Posted at 11:24 PM ET, 02/19/2012

Santorum rallies thousands at Georgia megachurch

CUMMING, Ga. — Rick Santorum isn’t a native son of Georgia. He’s not a Southern Baptist. But on Sunday night, an audience of thousands at the First Redeemer Church welcomed him as one of their own.

The GOP presidential contender and former senator from Pennsylvania came to this sprawling megachurch an hour north of Atlanta to make his pitch to voters on the home turf of former House speaker Newt Gingrich, a rival, two weeks ahead of the Peach State’s Super Tuesday primary.

His visit came one day after Gingrich, who is struggling to sustain his flagging campaign, rallied supporters at South Forsyth High School three miles down the Peachtree Parkway.

And if the reception Santorum received here was any indication — he brought the crowd of more than 3,000 to its feet several times, and many attendees gushed about him afterward — Gingrich had better be on guard.

Santorum’s delivery at First Redeemer had the feel of a sermon, although his remarks hewed closely to his stump speech, with an emphasis on the link between economic and social issues.

“This election is about the big things,” he told the hushed audience as he roamed the church stage, speaking without notes. “Yeah, it’s about the economy. It’s about jobs. Don’t you think a government that is that oppressive and that controlling — imagine I talked to you about what it’s doing to families and individuals. Imagine what it’s doing to business. It’s doing the same thing.”

His biggest applause line came when he called on the attendees to defend the church and family from what he described as overreach by the Obama administration.

“The president is out there, his people are out there trying to wipe out anything between them and the individual, so when there’s a problem, they look to the government,” Santorum said. “And when that happens, America as we know it isn’t going to be America as we know it. We need to build those foundational institutions — of the church. And defend the church. Defend the family.”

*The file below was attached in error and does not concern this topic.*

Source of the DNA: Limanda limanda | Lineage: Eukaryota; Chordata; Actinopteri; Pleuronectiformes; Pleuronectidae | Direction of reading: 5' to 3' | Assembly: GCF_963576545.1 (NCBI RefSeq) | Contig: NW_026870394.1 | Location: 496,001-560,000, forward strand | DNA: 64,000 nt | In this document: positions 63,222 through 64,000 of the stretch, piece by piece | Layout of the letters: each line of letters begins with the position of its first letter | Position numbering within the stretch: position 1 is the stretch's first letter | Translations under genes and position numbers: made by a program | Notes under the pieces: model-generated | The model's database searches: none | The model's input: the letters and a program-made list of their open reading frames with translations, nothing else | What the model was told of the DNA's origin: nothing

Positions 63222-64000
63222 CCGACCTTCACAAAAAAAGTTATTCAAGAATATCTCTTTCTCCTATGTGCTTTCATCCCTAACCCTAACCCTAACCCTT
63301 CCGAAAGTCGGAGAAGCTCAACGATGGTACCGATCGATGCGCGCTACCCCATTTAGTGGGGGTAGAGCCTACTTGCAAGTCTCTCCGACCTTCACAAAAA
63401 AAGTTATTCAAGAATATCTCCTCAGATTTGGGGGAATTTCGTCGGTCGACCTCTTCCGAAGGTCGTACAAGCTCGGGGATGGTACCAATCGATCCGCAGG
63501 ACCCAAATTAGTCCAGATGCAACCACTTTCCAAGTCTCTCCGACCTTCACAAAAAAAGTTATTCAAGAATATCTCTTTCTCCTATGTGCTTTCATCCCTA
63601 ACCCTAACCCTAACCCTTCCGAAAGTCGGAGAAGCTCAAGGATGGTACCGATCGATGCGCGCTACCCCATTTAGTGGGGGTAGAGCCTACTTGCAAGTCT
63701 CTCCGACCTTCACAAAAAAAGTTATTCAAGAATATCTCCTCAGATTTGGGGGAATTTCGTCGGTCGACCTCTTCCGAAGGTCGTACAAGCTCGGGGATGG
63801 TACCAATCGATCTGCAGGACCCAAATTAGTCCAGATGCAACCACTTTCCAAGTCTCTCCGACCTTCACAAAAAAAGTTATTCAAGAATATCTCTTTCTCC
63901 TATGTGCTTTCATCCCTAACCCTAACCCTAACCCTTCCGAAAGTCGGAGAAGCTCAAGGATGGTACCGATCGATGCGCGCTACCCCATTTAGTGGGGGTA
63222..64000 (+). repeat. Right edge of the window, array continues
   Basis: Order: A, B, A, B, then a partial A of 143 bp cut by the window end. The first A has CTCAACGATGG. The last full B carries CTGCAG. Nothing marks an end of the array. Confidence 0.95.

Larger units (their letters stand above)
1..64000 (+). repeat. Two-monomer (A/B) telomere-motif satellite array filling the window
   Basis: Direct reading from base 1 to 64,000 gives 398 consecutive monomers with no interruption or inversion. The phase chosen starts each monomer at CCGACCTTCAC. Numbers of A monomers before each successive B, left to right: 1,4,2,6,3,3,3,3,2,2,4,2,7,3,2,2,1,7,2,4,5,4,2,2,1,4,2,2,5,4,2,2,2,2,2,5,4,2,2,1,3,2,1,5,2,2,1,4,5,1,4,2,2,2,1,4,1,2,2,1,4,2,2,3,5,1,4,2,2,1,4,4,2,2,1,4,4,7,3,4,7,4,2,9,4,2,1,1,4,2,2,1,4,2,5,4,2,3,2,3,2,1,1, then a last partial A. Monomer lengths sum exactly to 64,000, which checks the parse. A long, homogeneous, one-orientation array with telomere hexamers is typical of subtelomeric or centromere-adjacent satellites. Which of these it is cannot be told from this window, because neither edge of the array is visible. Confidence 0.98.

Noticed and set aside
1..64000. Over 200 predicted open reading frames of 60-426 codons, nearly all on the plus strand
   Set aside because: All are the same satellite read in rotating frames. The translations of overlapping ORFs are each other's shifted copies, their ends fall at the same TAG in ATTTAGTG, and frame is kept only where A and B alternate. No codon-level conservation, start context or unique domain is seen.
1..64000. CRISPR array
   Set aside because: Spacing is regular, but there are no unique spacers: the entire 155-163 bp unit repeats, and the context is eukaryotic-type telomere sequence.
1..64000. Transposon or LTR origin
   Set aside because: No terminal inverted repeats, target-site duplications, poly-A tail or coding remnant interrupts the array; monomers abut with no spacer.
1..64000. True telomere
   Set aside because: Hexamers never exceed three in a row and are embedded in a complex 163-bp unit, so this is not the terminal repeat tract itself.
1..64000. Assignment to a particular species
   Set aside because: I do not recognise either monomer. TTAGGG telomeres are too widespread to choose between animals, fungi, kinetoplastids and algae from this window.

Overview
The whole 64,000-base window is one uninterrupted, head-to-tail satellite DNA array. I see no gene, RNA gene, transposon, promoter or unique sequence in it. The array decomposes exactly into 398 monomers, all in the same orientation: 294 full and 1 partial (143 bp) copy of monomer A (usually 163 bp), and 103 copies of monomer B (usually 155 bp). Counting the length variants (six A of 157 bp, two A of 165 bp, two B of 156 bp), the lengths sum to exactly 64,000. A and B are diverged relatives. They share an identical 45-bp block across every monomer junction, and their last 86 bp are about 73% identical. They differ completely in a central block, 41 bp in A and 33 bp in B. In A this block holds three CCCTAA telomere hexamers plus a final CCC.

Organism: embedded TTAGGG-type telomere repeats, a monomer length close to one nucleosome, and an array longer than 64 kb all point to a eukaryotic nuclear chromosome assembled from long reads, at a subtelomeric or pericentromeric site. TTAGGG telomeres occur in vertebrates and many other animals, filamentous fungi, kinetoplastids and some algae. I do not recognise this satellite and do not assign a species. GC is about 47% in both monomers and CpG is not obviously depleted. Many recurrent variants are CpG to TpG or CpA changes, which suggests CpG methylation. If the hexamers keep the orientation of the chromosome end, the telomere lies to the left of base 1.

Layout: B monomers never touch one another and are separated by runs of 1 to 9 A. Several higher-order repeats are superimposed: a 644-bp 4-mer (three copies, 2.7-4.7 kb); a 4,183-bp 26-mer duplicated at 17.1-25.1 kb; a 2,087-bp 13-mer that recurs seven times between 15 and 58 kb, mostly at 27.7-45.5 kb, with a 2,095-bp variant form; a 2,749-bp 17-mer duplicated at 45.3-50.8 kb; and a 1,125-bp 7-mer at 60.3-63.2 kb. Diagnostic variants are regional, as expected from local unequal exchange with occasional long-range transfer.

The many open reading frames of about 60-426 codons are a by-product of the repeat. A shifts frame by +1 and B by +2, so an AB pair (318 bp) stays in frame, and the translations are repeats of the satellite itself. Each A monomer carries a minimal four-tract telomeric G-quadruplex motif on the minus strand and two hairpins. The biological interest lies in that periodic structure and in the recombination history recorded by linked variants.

He fielded friendly questions from about half a dozen audience members. One attendee asked about his foreign policy; another asked whether he supported the Keystone XL oil sands pipeline; and another asked him to convince young people that their participation in the 2012 election will make a difference.

“I’m not sure I’d be standing here if it wasn’t for 34 people in Iowa,” Santorum joked in response, a reference to his narrow victory over former Massachusetts governor Mitt Romney in the Hawkeye State’s first-in-the-nation caucuses.

A man wearing a sweater vest stepped up to the microphone and thanked Santorum for coming to the event.

“Thank you for wearing a sweater vest,” responded Santorum, who has taken to wearing a suit in recent days but who on Sunday night donned his signature dark blue vest.

With 76 delegates at stake on March 6, Georgia is the biggest Super Tuesday prize. It’s also the fourth-largest state in the national GOP delegate race at large.

Gingrich, who represented the Sixth Congressional District for two decades, has made Georgia and other Southern states a key part of his push to reclaim momentum in the race. But some Georgians have turned against him, and many of those same conservative voters now appear to be flocking to Santorum — a development that could mean a close Santorum-Romney race.

Debbie Tibbetts, 48, a nursing student from Cummings, said she decided to support Santorum over the past two weeks and is now “absolutely” behind him.

“He believes in the founding principles of the country,” she said. “He’s a strong Christian. I believe that he’s not just another player in Washington who’s going to say one thing and do another when he gets there.”

Added her friend Amy Abney, 45, a homemaker from Cumming who is a member of First Redeemer: “And he speaks the truth.”

“Yeah,” Tibbetts said. “Speaks the truth.”

“This will be a county that votes for Santorum,” Abney said. “And Forsyth County is very Republican. I just think that everybody moves to Cumming for everything that he believes in.”

By  |  11:24 PM ET, 02/19/2012

 
Read what others are saying
     

    © 2011 The Washington Post Company